For now I only need to know what pins are the input pins and what pins are output pins so I could begin drafting the circuit board to control this device. Because the system uses solid state logic it is possible to determine uses and protocols by the arrangement and presence of the ICs on the board. Each chip has an designated input pin and an output pin.

Starbucks mochas and odd looks

To find these pins, I took the board, my multimeter and went to Starbucks. A vanilla mocha and some time doing  continuity testing, allowed me to determine  that most of the lines on the db-16 line were power and ground, one line was attached to all the CLK inputs on all the ICs, and input 3 data lines, with 1 data output line .

Knowing witch is input and output is all I need to begin building a replacement board to interface the MFDs. More on that in the next post. And yes, they did misspell my name:)


The Telsa II pods Technology review

Pod Construction

The pods themselves are made from plywood. The hinges, the rollers, are all standard stuff that you can get from any hardware store. The wood is painted black. The outer casing of each pod, is made from a thick gray plastic. Each panel of this outer plastic is about 6 feet in height, and together they cover the entire pod giving it that futuristic look.

Computer Hardware

Each Pod has a main computer inside it. The main computer is more or less a standard off the shelf gaming PC, albeit slightly old. A sound blaster and a car amp make up the sound sound system, an AGP video card for the main screen, and a PCI video card for the Radar display, and one PCI video card for all five of the smaller screens. For the smaller screen the video card outputs as if it’s a single long monitor, the cable splits this image before it goes to the smaller screens.


The Cockpit Electronics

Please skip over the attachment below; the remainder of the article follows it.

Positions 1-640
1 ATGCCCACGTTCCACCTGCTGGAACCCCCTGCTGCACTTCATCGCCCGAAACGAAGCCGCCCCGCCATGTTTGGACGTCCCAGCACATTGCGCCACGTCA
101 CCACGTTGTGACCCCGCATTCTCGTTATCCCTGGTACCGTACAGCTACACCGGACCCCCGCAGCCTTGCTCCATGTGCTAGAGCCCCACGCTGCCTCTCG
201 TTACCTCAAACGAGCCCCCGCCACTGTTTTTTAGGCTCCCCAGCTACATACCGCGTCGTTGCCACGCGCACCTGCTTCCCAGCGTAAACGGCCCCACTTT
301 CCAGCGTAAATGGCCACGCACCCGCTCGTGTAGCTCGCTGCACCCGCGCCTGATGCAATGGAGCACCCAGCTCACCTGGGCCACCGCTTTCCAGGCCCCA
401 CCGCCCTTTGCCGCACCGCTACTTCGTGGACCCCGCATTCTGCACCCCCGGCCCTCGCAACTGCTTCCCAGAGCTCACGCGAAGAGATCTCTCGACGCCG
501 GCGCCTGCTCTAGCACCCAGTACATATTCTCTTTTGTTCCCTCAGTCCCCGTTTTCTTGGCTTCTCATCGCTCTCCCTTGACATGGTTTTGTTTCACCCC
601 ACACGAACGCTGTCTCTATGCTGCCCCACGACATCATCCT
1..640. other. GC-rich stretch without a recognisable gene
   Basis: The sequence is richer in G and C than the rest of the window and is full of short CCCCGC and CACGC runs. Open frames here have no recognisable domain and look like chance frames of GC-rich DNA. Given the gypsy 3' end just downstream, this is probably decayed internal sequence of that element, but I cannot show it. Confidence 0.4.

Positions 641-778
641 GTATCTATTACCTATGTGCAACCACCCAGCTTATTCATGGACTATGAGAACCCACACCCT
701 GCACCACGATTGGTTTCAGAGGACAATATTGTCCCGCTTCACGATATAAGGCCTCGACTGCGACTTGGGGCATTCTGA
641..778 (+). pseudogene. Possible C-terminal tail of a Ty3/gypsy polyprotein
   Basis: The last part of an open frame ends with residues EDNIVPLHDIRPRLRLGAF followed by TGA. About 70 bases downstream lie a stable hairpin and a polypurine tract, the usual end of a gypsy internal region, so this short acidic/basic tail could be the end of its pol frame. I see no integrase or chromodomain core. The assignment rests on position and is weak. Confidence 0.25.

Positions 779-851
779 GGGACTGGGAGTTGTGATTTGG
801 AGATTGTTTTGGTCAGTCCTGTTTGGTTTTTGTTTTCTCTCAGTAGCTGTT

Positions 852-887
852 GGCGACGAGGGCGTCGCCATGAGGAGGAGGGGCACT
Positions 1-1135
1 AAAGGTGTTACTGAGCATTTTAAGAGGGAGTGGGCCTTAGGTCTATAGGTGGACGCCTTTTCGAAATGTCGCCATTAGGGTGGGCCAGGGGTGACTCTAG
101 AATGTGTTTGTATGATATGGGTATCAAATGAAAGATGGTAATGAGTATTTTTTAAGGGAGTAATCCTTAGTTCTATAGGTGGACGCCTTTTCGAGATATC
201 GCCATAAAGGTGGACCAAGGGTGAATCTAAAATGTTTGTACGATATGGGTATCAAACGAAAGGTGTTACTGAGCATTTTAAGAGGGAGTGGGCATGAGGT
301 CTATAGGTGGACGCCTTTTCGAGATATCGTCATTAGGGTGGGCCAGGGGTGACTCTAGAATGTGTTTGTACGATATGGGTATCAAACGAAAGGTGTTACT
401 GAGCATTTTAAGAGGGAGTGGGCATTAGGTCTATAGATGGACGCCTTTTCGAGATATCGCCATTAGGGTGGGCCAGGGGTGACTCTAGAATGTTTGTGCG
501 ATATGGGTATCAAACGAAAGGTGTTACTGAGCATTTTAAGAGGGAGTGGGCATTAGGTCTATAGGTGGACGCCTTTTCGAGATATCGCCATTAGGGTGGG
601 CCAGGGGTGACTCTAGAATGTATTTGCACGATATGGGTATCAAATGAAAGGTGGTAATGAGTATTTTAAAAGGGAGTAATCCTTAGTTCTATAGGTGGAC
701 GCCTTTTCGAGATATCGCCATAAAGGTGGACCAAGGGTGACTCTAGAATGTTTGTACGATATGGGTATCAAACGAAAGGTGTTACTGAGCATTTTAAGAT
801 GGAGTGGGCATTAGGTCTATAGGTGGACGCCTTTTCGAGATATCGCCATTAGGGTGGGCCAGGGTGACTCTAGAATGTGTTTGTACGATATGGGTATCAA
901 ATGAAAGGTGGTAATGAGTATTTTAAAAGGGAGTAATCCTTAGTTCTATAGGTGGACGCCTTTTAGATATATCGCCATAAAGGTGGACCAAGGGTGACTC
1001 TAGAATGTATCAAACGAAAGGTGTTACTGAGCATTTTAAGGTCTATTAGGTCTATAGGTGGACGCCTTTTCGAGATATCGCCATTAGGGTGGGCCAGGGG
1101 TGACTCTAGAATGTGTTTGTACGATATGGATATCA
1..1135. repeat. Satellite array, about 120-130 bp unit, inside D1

The user experience begins inside the cockpit. There are large display monitor in front of the player for the in-game-action, this simulates a window to the outside virtual world. A second monitor and buttons, simulating the system radar display. Five, smaller monitors and more buttons comprising the MFD (multi-Function Displays) more on this later. Of course, there are the joystick, throttle, and foot petals. Over all the system has 5 displays, and around 57 buttons, plus joystick, throttle, and foot petals. Remember all these buttons, and displays do function in game, and they're not just lights.  

MFD (multi-Function Displays)

It takes eight LEDs, eight buttons, and one little green CRT monitor to make up an MFD.  The image right is me reverse engineering two of the MFDs, more on this in a later post. Each of those little displays you see in the cockpit photo are MFDs. There are 5 MFDs total per pod, 6 if you include the Radar display. The circuitry behind them are proprietary. These boards called, Buttons Boards, are no longer manufactured. It maybe a good future project to design a replacement for these boards.


RIO Board (Remote I/O)

The gaming PC communicates with these buttons and keypads using a proprietary board called the RIO board stands for Remote I/O. The RIO board serves as the main board from where all the other control systems communicates with. This RIO board has up to 8 ribbon cables communicating over a low level serial link with the MFDs. Only 7 are used.  At its core is a single Toshiba microcontroller chip, running at 8MHz, and a old UV flash ROM. The surrounding electronics appear only to buffer and amplify the bits across the long cables. The RIO board then forwards the received commands to the gaming PC via a serial cable to COM1 of the the PC.

The commands going from the RIO board to the PC are sent over serial to a DB9 into COM1 on the PC, not as keystrokes from a keyboard interface. This means that no other game, can be played on this platform except for the ones made by Virtual Worlds: MechWarrior, and Red Planet.

The Mission

My task here is to replace the RIO board with an open source alternative that communicates with the PC as a USB keyboard. For me to do this, I need to have a complete understanding of the MFD Button Boards and the serial protocol used on the cables. I have to reverse engineer the Button Boards and/or sniff out the protocol used on the cable. I've ordered a Bus Pirate(below), and a more complete logic analyzer (to read all the data lines at once). I will also need to pick up a cool sounding hacker handle, pizza, and some kind of energy drink.